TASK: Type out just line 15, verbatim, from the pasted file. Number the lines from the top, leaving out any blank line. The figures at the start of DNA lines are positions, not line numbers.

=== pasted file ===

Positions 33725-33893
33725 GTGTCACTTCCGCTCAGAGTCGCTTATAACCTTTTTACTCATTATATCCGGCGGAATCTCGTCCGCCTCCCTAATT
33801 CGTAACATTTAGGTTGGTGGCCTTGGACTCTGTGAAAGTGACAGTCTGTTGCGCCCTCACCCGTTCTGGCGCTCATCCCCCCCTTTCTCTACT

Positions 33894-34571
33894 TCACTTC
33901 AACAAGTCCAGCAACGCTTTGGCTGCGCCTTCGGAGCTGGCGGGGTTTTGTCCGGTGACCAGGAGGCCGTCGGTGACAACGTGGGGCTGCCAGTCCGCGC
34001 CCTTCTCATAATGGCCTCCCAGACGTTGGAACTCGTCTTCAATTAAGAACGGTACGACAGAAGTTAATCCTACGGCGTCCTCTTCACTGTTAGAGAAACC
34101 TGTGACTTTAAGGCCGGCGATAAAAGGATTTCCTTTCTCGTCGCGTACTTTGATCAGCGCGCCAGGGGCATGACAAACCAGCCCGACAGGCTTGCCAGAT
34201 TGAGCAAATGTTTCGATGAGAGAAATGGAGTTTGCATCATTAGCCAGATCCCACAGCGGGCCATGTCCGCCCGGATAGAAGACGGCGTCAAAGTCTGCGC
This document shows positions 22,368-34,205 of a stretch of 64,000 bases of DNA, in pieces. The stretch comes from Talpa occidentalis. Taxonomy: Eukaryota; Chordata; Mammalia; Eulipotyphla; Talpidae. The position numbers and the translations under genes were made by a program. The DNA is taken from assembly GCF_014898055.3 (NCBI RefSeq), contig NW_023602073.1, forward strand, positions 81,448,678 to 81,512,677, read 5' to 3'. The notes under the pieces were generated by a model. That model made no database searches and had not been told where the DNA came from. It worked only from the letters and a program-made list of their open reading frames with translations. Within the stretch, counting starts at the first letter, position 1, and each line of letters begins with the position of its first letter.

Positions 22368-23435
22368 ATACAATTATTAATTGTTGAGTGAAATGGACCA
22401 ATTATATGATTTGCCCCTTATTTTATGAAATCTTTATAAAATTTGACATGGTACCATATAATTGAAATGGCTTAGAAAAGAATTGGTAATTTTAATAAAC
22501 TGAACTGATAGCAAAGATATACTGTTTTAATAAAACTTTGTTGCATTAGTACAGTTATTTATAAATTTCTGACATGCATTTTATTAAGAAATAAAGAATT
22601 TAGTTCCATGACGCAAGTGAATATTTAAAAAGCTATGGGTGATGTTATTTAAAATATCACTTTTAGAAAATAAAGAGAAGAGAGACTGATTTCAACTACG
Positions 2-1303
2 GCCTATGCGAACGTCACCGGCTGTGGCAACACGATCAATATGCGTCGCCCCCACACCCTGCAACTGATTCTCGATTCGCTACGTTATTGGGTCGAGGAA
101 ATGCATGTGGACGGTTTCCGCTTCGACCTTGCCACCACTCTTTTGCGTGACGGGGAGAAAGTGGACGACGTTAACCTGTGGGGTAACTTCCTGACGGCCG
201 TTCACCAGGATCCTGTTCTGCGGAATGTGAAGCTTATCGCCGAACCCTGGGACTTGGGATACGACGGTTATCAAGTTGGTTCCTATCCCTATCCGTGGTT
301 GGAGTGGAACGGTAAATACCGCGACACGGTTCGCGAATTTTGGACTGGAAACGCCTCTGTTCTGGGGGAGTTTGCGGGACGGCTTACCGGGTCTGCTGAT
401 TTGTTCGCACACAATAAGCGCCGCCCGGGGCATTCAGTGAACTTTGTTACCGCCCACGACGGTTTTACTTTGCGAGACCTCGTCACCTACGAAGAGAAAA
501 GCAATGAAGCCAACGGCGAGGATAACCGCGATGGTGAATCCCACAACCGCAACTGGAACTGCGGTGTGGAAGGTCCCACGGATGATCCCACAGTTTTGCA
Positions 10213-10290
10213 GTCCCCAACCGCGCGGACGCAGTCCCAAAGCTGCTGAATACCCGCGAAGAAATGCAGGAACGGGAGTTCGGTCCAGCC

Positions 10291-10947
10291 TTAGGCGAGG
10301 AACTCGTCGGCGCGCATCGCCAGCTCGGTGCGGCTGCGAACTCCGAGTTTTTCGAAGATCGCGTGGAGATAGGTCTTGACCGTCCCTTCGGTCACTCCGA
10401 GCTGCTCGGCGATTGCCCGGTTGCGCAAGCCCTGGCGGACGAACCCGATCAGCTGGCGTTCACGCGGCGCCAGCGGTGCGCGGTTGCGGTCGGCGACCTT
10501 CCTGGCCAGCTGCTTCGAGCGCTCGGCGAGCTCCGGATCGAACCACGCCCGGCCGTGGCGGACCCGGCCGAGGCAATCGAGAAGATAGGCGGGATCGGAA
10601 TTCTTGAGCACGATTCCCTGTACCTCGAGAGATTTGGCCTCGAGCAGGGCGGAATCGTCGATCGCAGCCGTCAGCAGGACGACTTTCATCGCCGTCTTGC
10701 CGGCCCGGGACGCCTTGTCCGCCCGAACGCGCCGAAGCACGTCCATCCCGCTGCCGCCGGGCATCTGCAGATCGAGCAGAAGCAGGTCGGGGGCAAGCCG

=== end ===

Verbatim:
22601 TAGTTCCATGACGCAAGTGAATATTTAAAAAGCTATGGGTGATGTTATTTAAAATATCACTTTTAGAAAATAAAGAGAAGAGAGACTGATTTCAACTACG